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  • Personalized Medicine: No Longer Ahead of Its Time?

Sep 2010
Overcoming hurdles, the personalized approach to care might finally pay off

Gary Boas, News Editor,

Personalized medicine – which takes advantage of molecular imaging, among other technologies, to determine the best course of treatment for individual patients – is an idea whose time has come. Here, we look at some of the obstacles companies have faced in trying to develop personalized medicine for clinical use and at recent developments that could lead to its widespread deployment.
On average, drugs today work in only half of the people who take them, according to a report by the Personalized Medicine Coalition. For some patient populations – Alzheimer’s and cancer patients, in particular – the number is considerably lower. As a result, treatment costs can soar as doctors move from one drug to the next hoping to find the therapy that works, often having to address complications and adverse reactions to those that do not. And while the patient’s medical bills continue to pile up, the psychological toll – of submitting to endless rounds of tests, of not getting better despite all of this – can be substantial.

Personalized medicine can help reduce the economic and psychological costs of receiving care by essentially tailoring the treatment to the patient. Based on the patient’s genetic profile, doctors can choose the most effective drug or treatment protocol, contributing to improved outcomes while also minimizing the possibility of side effects. At the same time, personalized medicine can contribute to preventive care planning by identifying a patient’s predisposition to a disease.

The implementation of personalized medicine requires a confluence of several sectors (represented by wedges in the diagram). Concentric circles and range represent stages of implementation for each sector, from public or stakeholder recognition of the value of personalized medicine, the establishment of supporting policies and laws, the launch and execution of smaller-scale pilot programs and projects to the final stage of full implementation and widespread use. Full implementation of personalized medicine can be achieved only when all sectors converge toward the center. Courtesy of the Personalized Medicine Coalition; originally printed in the report The Case for Personalized Medicine.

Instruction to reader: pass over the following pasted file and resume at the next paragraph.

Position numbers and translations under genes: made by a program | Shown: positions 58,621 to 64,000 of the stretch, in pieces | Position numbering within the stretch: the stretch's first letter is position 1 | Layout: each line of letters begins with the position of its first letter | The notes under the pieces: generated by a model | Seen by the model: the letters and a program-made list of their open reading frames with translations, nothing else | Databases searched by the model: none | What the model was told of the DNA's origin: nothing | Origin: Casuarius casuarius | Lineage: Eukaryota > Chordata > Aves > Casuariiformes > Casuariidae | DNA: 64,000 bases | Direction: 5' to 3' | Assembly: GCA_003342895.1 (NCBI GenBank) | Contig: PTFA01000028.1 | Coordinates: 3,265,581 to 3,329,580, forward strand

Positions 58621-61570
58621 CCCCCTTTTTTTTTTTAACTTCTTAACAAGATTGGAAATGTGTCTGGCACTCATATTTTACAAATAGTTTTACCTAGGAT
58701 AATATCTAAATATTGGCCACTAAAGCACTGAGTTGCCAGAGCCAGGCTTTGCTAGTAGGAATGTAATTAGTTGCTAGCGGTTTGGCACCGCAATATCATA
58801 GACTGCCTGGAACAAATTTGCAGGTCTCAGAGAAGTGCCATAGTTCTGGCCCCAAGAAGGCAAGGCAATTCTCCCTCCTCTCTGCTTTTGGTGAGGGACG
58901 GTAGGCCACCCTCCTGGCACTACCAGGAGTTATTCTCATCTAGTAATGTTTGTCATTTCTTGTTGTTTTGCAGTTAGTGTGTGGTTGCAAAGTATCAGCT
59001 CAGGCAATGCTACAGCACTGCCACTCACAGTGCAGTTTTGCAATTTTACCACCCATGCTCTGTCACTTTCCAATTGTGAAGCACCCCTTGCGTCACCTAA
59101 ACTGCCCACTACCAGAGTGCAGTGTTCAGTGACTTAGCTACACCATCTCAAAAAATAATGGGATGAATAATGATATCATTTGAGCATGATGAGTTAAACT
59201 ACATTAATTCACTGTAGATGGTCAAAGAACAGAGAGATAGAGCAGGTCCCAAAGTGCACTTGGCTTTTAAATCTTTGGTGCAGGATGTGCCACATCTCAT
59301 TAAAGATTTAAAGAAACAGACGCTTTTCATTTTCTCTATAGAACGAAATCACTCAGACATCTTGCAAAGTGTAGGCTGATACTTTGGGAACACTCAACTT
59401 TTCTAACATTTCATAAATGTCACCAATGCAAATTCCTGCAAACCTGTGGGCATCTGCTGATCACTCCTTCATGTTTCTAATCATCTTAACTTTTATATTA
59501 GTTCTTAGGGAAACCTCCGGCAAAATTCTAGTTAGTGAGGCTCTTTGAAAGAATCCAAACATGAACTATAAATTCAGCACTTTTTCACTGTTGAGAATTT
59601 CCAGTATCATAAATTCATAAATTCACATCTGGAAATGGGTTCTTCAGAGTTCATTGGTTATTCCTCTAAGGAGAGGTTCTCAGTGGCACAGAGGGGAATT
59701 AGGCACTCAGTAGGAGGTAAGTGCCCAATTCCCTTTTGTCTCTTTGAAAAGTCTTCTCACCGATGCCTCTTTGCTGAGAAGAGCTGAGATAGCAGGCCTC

For all its promise, however, it has yet to see widespread clinical use.

Edward Abrahams is president of the Personalized Medicine Coalition, which was established in 2004 to educate the public, policymakers, government officials and private sector health care leaders about the benefits of personalized medicine. With nearly 200 members today, the coalition serves to provide a better understanding of the opportunities and challenges in personalized medicine. In a recent e-mail, Abrahams identified the three most significant hurdles that personalized medicine encounters: regulation, reimbursement and education.

Health care companies looking to bring new drugs and companion diagnostic tests to the market face considerable regulatory hurdles. In particular, the FDA should establish clear, consistent regulations for co-developed and companion drugs and diagnostics, Abrahams said. Otherwise, “personalized medicine will not develop as fast as it might.”

Even with FDA approval, therapies can be hampered by their inability to be reimbursed. Medicare and Medicaid often set reimbursement policies for other public and private payers. Sometimes they require extraordinarily high levels of evidence – often beyond the financial ability of small diagnostic companies – to justify their investment.

Finally, Abrahams said, “an FDA-approved treatment covered by insurance is not useful to patients unless their health care provider knows about it. Educating those in clinical practice about available personalized therapies is critical to widespread adoption of personalized medicine and, therefore, to increasing efficacy and reducing adverse events.”